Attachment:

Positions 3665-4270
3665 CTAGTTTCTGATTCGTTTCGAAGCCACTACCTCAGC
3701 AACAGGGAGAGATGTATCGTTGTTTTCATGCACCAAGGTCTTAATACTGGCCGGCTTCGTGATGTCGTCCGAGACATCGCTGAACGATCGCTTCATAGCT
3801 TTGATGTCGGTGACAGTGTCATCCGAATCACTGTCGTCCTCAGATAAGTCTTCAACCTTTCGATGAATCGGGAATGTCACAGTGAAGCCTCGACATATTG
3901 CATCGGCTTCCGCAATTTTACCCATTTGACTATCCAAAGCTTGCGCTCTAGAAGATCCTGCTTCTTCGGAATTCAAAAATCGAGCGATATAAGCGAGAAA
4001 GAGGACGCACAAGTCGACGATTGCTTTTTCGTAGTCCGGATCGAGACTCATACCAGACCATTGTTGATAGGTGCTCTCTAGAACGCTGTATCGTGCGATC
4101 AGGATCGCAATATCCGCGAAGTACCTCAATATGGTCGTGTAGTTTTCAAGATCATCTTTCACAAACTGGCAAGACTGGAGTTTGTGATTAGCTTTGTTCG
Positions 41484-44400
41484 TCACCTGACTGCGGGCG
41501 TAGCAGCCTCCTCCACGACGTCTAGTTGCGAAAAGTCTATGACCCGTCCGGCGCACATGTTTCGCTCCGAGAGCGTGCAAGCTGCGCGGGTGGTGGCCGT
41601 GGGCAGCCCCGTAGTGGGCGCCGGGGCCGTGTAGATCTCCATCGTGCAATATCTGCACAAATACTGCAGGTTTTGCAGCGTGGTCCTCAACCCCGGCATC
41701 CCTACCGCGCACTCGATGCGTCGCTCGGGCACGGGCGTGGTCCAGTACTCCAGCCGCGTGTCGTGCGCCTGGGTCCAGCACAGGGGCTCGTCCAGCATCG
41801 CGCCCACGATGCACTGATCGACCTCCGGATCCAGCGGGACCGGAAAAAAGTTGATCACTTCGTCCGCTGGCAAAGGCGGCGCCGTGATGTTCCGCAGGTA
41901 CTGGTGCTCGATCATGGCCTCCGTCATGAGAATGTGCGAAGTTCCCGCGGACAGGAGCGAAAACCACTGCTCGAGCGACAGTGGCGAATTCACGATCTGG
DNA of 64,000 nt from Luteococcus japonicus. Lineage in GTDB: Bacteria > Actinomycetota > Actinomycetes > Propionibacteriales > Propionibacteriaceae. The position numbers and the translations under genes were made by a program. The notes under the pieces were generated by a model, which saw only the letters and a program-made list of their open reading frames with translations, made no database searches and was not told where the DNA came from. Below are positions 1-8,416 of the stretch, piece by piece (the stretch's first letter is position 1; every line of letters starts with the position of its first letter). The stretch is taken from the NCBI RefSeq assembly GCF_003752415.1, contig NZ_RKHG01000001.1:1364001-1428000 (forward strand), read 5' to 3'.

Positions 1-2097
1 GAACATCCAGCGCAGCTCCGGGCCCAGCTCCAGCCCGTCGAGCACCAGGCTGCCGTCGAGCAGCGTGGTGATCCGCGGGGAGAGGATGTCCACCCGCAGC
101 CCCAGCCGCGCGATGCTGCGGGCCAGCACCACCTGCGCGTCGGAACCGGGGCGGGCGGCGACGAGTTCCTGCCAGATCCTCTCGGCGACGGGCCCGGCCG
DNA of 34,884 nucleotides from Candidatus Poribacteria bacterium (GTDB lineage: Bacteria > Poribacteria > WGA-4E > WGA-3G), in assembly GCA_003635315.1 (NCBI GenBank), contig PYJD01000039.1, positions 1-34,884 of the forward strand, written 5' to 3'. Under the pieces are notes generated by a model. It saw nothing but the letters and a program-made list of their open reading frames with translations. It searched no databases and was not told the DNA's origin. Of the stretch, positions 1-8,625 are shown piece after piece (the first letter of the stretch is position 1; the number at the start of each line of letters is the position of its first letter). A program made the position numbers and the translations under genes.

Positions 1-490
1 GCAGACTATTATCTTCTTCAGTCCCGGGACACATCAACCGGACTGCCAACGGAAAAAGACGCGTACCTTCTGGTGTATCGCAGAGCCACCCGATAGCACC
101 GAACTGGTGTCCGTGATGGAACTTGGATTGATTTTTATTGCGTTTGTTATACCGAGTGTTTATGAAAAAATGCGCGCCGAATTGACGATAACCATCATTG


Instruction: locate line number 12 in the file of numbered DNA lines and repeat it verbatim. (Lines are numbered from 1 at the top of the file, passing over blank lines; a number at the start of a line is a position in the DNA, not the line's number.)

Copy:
41701 CCTACCGCGCACTCGATGCGTCGCTCGGGCACGGGCGTGGTCCAGTACTCCAGCCGCGTGTCGTGCGCCTGGGTCCAGCACAGGGGCTCGTCCAGCATCG